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He was born in Oakland, California, the son of Karnic "Jack" Sahakian (July 27, 1907 – November 5, 1945) and Evelyn L. Reese (April 3, 1914 – December 2, 1973). His father was born in Armenia and his mother in Indiana. His father emigrated to the United States in 1914, joining his father, Dicran Sahakian (1867–1929), who emigrated to the U.S. in 1910.
The family lived in Indianapolis, Indiana, where Dicran was a grocery retail merchant, before moving to California. Dicran, who became an Oriental rug importer, wanted his surname to be perpetuated in the land of liberty. After moving to Oakland, he died there October 30, 1929. He stipulated in his will that the first boy born to the eldest of his five sons was to receive approximately $2,500. In the event the eldest son had no male progeny, then the next eldest and on down to his youngest son would be eligible for the "premium" in the event he had a male child within five years.
The chances of the youngest son, Karnic, winning the trust fund for his son seemed highly remote, but it came true. Jack Sahakian became the first born grandson and, when he was age 4-years-old in 1935, was awarded the money. His mother said she wanted to keep it intact for when he went to college.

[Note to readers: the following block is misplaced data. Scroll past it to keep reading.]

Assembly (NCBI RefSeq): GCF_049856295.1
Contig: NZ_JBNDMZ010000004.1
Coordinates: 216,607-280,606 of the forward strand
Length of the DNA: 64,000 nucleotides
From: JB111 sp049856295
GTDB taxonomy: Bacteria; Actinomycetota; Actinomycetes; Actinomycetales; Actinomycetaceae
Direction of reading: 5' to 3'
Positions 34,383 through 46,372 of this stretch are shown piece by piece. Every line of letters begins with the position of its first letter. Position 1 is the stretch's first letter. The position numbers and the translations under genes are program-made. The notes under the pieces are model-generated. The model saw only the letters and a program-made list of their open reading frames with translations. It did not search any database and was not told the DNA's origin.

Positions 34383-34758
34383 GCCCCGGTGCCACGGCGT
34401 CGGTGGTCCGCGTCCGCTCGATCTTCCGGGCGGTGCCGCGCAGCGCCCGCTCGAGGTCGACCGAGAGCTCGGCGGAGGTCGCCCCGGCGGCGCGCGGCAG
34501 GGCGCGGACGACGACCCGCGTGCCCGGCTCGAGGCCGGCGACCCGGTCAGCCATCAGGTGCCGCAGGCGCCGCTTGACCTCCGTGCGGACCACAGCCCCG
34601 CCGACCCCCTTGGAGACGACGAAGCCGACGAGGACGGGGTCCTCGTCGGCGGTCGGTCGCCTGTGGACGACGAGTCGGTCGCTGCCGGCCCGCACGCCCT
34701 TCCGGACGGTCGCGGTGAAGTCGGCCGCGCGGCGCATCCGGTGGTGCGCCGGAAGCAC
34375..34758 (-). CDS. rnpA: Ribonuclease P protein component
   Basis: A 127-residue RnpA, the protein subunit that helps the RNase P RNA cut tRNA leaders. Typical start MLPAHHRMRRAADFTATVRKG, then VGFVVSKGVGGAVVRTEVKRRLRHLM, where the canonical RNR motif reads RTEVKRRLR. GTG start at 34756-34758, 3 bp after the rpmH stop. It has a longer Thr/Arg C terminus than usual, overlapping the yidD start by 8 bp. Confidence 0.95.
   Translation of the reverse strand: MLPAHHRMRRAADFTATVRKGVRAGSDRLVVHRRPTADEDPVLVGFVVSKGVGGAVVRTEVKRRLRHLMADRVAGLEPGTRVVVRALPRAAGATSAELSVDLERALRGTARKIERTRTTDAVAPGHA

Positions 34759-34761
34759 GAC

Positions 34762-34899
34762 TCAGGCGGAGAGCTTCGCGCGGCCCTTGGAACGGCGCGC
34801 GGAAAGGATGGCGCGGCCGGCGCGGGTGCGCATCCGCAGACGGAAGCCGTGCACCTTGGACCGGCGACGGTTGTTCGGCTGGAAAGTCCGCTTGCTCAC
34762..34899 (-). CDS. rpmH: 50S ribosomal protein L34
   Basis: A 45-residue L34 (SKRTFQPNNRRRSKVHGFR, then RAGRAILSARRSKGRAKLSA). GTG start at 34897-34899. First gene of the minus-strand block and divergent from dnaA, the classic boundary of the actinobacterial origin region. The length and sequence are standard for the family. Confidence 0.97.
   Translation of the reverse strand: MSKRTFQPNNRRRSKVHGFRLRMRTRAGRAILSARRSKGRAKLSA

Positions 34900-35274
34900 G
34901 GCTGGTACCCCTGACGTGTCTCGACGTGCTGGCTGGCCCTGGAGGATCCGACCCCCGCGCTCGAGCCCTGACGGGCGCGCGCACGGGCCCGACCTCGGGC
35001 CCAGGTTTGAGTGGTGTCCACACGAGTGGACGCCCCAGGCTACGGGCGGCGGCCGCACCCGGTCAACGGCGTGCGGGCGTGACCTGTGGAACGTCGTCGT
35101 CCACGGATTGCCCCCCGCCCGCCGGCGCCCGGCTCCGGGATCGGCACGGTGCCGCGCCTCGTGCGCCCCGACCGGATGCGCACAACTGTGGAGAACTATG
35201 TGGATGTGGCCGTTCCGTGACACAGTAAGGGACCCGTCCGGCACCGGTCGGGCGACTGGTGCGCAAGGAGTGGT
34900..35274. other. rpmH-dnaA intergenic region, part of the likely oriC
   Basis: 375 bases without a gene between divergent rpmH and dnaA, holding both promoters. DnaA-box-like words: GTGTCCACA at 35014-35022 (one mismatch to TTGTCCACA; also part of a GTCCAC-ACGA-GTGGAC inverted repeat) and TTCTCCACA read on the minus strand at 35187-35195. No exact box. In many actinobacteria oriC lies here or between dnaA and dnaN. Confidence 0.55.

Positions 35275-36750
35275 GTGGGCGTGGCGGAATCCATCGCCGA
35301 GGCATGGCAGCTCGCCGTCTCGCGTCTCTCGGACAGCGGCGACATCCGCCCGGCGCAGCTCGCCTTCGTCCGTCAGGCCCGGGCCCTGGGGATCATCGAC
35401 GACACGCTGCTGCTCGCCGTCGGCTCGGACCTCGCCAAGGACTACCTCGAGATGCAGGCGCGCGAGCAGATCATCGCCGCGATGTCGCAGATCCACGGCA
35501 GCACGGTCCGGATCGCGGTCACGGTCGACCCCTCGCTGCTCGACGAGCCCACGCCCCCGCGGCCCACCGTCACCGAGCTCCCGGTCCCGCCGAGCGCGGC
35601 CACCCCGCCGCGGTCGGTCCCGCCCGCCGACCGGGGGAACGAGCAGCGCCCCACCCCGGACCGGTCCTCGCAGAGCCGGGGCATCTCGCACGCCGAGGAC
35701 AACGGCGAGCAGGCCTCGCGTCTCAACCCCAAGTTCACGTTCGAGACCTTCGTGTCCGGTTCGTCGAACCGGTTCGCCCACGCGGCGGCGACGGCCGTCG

Sahakian became a hairdresser for the rich and famous in Los Angeles, and owned his own salon. He counts among the men speculated to be the inspiration for Warren Beatty's character in the movie Shampoo.
He and his first wife, Ms. Oliva, had a son named Jack Anthony Sahakian (born March 16, 1952), who became an aerospace executive. He and Ms. Evanovic had a daughter, Linda Sahakian (born April 17, 1958). He met burlesque striptease artist Candy Barr when she was going with Mickey Cohen in 1959. She was appearing in Los Angeles while awaiting her appeal on a conviction and prison sentence in Texas for possession of marijuana.
On November 25, 1959, Sahakian and Barr were married in Las Vegas, while she was appearing there. He kept her daughter when she entered prison.
Being a hairdresser to the stars, such as Shirley MacLaine and Warren Beatty, this led to small roles in a couple movies, Billy Wilder's Irma la Douce starring Jack Lemmon and MacLaine for United Artists and Move Over, Darling starring Doris Day and James Garner for 20th Century Fox, both released in 1963.
In the mid 1960s, Sahakian attended LIFE Bible College, which was beside the Angelus Temple founded by Aimee Semple McPherson. While there, he met his fourth wife, Barbara Ann Kerber, and they were married on March 5, 1967. They had one son, John Michael Sahakian (born December 15, 1967), who became a yoga teacher & stress management consultant.
On February 5, 1968, Sahakian was a featured speaker at a Youth Rally at Melodyland, run by David Wilkerson, author of The Cross and the Switchblade. The ad in the L.A. Times for the "Great Teen Program" referred to Sahakian as "TV Personality And Former Drug Addict."